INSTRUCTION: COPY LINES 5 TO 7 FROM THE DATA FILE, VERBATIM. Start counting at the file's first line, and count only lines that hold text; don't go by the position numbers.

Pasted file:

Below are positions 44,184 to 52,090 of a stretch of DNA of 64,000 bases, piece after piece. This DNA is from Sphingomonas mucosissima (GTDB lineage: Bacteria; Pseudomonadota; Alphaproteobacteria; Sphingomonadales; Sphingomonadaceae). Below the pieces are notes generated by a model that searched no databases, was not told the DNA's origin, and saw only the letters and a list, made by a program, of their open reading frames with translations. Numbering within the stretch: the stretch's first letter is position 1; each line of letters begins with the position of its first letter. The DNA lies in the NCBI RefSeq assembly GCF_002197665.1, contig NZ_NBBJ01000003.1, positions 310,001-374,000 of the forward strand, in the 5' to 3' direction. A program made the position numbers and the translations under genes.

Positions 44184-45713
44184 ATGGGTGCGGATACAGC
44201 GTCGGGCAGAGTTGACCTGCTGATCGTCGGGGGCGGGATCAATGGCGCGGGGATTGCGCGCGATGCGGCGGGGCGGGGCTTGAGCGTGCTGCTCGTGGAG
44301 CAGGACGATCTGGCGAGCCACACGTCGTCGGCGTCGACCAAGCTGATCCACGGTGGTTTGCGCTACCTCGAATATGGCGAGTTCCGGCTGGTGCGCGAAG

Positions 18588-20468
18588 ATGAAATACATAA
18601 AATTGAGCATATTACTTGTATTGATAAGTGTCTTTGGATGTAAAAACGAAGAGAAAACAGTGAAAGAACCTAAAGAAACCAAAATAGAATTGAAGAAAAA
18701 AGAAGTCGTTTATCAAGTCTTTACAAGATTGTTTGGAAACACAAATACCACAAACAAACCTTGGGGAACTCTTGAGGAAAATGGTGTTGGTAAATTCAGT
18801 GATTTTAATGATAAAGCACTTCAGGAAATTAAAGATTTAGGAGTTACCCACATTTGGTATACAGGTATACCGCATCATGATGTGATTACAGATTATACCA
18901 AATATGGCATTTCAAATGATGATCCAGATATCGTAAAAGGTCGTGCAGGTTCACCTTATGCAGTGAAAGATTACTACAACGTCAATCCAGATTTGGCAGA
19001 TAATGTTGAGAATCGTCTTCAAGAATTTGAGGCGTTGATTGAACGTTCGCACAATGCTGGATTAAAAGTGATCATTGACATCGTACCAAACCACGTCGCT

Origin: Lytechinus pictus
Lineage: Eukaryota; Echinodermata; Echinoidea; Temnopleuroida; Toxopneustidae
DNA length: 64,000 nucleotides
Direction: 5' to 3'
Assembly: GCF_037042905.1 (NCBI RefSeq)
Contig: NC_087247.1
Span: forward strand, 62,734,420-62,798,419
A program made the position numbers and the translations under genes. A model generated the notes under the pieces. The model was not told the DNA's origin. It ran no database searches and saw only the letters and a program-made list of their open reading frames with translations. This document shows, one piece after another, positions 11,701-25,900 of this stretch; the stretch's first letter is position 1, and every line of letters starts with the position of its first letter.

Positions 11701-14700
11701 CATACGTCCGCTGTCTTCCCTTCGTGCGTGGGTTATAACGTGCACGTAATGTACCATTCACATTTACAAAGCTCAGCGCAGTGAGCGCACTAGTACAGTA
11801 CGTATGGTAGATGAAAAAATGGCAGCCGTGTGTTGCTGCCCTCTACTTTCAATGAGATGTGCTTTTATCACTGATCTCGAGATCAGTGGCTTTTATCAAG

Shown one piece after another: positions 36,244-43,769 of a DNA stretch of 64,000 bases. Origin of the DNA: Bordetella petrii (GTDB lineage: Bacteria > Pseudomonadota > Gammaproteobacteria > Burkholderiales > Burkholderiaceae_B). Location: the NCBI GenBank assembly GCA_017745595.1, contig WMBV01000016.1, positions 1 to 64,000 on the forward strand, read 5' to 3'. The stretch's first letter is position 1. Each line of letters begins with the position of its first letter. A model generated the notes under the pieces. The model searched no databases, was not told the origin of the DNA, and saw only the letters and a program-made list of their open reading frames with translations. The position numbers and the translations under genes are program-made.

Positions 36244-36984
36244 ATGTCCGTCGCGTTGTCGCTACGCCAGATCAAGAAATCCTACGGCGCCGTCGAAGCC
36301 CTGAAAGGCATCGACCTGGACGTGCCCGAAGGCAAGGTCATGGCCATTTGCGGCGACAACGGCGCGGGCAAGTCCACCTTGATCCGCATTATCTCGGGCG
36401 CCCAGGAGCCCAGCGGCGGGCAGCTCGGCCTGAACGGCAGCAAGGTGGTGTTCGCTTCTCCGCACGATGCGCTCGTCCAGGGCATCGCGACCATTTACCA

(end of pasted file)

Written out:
44301 CAGGACGATCTGGCGAGCCACACGTCGTCGGCGTCGACCAAGCTGATCCACGGTGGTTTGCGCTACCTCGAATATGGCGAGTTCCGGCTGGTGCGCGAAG

Positions 18588-20468
18588 ATGAAATACATAA